I am starting a rescue effort. It has nothing to do with dogs, cats, or dolphins caught in tuna nets. I’m not trying to salvage old buildings nor save the environment. I still use plastic straws, people. I admit it.
What I am rescuing is old photos.
I rescue them from garage sales and thrift stores. Old photos that nobody wants. It hurts my heart, that nobody wants them; that these precious portraits held no value at all and so they were given to be sold.
It hurts because these photos are of people and each of these people had a story. A life that mattered. Their lives didn’t cease in importance because they weren’t important to the family member who threw them in a box marked $1.00 each.
And having rescued them, I give them a story. I use their faces as inspiration. I offer a glimpse into a possible life behind the still. I draw back the curtain just a bit and imagine what might their life might have been like.
To be honest, I wrestled with this. After all, I don’t know these people. I wondered if I was dishonoring their memory by assigning to their lives a short story from my imagination. But the more I dug into dusty boxes of unwanted photos, I realized that the real dishonor is found in abandoned photos that end up in dusty boxes.
I honor them by giving them a voice.
So I hope you enjoy the stories but more than that, I hope you take a good long look at the portraits. Look at their faces. Look into their eyes.
Remember that your family’s history lives on paper.
THE EGG DRESS
At the age of 9, Beatrice was wiser than most adults she knew. Or, at least, that was Beatrice’s opinion. And a girl as smart as she was should certainly be allowed to pick out her own dress to wear for the portrait. Margaret and Trudy got to choose their dresses: Trudy, the navy with white polka dots and Margaret, the soft pink with a million buttons up the front. Steven chose his dark brown suit. To be fair, it was Steven’s only suit and this was probably the last time he would wear it for awhile. Steven would be leaving soon. The Army was going to make him a soldier. “A Private,” her Father had said, which Beatrice found hard to believe, since Steven couldn’t keep anything private, like the truth about Mother’s rose bush that met its death under the wheel of Beatrice’s bike. Steven saw it all. She begged him to keep it a secret; he didn’t. Maybe the Army would change that. Maybe he would return so private that he wouldn’t say anything to anyone ever again.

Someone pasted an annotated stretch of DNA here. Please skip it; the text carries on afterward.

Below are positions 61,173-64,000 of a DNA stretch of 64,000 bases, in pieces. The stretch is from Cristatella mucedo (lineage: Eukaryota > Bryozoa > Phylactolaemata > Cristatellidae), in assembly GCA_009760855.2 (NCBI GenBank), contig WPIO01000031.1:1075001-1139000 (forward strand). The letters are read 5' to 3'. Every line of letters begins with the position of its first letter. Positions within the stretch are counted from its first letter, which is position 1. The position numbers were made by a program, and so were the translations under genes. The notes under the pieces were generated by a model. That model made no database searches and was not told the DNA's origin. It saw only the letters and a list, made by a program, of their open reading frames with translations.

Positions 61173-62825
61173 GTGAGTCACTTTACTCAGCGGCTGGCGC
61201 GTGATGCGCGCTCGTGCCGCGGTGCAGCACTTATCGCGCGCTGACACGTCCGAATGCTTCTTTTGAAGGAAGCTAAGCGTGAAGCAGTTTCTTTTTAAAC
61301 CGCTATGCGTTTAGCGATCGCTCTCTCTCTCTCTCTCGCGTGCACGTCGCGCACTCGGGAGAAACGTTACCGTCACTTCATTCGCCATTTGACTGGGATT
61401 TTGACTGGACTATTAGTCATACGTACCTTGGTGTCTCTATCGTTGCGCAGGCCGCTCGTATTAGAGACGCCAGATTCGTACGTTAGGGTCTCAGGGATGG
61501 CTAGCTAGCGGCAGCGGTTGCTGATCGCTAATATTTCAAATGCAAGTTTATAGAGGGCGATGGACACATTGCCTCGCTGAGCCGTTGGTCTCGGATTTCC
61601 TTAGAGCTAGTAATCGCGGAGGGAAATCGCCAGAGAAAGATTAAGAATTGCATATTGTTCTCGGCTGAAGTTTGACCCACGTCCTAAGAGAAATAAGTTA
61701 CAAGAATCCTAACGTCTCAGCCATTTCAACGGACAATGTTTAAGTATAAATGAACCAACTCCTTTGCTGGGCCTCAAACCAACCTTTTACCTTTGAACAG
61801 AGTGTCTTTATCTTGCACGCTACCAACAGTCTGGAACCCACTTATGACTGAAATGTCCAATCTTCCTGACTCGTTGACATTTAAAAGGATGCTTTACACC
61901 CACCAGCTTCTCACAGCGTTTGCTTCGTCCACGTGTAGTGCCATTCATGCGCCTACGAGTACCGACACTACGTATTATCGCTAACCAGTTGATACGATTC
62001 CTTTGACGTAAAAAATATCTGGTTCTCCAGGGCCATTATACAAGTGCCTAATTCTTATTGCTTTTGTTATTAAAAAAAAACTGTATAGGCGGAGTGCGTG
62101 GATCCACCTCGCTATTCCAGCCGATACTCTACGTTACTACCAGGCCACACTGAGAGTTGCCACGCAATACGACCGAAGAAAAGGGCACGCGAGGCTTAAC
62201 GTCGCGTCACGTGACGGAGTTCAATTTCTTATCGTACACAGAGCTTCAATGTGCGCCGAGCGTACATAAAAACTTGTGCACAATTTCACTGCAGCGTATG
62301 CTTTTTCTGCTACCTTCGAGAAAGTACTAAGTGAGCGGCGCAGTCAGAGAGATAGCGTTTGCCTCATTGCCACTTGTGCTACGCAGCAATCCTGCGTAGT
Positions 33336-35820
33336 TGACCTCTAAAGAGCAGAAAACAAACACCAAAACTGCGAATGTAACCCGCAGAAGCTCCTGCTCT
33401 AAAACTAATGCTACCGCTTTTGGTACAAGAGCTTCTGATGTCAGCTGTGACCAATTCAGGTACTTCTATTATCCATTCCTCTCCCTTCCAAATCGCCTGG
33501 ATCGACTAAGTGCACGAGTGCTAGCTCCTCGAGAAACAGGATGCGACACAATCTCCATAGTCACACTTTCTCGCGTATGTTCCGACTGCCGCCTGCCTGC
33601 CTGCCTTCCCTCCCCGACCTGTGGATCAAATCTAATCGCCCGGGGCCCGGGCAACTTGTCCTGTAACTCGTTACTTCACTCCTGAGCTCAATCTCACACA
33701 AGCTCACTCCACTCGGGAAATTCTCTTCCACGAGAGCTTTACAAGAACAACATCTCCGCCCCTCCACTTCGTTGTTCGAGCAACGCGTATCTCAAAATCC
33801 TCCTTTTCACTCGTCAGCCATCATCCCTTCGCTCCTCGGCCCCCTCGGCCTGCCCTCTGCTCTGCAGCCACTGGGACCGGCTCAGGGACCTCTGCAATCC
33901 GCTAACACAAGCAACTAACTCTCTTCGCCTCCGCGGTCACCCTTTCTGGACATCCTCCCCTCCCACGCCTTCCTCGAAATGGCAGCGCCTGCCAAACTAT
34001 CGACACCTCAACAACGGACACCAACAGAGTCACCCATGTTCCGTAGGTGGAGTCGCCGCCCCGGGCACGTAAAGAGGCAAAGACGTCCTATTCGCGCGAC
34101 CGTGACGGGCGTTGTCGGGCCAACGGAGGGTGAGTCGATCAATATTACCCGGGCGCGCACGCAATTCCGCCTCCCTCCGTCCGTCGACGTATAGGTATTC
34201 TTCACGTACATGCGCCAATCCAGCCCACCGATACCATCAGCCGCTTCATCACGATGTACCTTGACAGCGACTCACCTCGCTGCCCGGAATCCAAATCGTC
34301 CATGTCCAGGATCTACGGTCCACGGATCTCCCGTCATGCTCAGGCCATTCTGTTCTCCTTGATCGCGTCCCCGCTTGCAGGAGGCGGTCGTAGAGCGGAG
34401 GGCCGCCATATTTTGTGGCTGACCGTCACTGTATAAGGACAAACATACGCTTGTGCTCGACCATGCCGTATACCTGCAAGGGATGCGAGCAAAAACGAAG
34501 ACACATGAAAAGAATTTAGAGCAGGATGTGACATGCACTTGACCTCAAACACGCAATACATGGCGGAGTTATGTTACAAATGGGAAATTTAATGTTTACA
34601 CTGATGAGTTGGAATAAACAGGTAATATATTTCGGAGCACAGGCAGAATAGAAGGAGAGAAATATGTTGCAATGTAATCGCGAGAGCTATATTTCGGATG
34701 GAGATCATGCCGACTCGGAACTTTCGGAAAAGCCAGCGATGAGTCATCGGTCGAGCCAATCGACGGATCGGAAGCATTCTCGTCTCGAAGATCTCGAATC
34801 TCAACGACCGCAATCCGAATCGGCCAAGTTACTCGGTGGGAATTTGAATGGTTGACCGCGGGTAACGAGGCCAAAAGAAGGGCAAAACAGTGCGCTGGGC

Her parents didn’t talk a lot about Steven leaving, and when Beatrice brought it up, her mother’s eyes filled with tears and her father just looked at his shoes, as though the words he wanted to say were written in their scuffs and worn leather. Beatrice couldn’t understand why adults didn’t talk about people leaving. It seemed like the time to talk about it was before they left.